Digging and diving deeper to reveal hydraulic projects and warships
Updated: 2016-05-24 08:14
By Lin Qi(China Daily)
Artifacts unearthed from the Marquis Haihun's tomb in Nanchang [Photo provided to China Daily]
Tomb of Marquis Haihun, Nanchang, Jiangxi province
Liu He (92-59 BC), a dethroned Western Han emperor, is known to people today not only for his short-lived career as a ruler for only 27 days, but also because his well-preserved burial site was identified by archaeologists in March.
The excavations started in 2011, and since then around 10,000 artifacts, including objects made of gold, jade and bronze, have been unearthed.
Archaeologists say besides the eye-catching gold pieces, what also deserve attention, are hundreds of excavated bamboo writing slips that they have just started to decipher.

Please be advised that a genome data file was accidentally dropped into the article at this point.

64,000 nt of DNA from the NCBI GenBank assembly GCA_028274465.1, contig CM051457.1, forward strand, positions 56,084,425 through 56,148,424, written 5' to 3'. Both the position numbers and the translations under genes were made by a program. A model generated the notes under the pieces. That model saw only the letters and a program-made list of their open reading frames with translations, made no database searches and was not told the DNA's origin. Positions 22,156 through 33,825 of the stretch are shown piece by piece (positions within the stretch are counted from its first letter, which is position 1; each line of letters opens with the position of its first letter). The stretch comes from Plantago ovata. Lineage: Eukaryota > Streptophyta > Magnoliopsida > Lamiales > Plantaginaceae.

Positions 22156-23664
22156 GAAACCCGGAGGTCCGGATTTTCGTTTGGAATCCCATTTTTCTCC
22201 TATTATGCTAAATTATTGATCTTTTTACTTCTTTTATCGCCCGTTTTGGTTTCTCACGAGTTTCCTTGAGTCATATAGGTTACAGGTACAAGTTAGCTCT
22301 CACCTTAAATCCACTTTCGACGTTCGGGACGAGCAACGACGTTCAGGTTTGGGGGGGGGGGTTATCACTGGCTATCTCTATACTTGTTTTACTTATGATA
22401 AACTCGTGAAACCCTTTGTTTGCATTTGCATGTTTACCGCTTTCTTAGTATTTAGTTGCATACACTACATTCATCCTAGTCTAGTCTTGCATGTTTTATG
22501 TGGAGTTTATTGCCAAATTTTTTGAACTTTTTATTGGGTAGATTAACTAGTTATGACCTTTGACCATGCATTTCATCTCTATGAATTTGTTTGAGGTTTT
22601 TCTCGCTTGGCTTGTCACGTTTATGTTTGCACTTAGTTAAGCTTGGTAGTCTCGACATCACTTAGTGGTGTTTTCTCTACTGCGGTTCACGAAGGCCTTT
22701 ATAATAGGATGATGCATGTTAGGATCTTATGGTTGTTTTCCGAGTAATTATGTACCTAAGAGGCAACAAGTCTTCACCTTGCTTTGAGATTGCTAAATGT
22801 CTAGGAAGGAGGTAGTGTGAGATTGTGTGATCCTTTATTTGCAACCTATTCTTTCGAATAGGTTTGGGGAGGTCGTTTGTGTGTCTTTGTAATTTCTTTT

Warship Zhiyuan, waters off Dandong, Liaoning province
The Dandong No 1 was at the bottom of the Yellow Sea for more than a century before underwater archaeological exploration helped locate the ship in April 2014.
Archaeologists also identified it a vessel from the Beiyang Fleet of the Qing Dynasty (1644-1911), after their excavations revealed a large part of the ship's shell. More than 100 artifacts were recovered from the wreckage.
A broken ceramic plate helped confirm the ship's identity: It bears the ship's logo with zhi yuan written in the seal-character style of Chinese calligraphy.
The warship Zhiyuan was sunk by the invading Japanese during a fierce sea battle on Sept 17, 1894.
Research will be carried out on the wreckage to uncover more details of the First Sino-Japanese War and the final decline of the Qing Dynasty.
The Zhiyuan find also opens a new chapter in China's underwater archaeology, paving the way for more shipwrecks from the late 19th century and the early 20th century to be discovered and studied.
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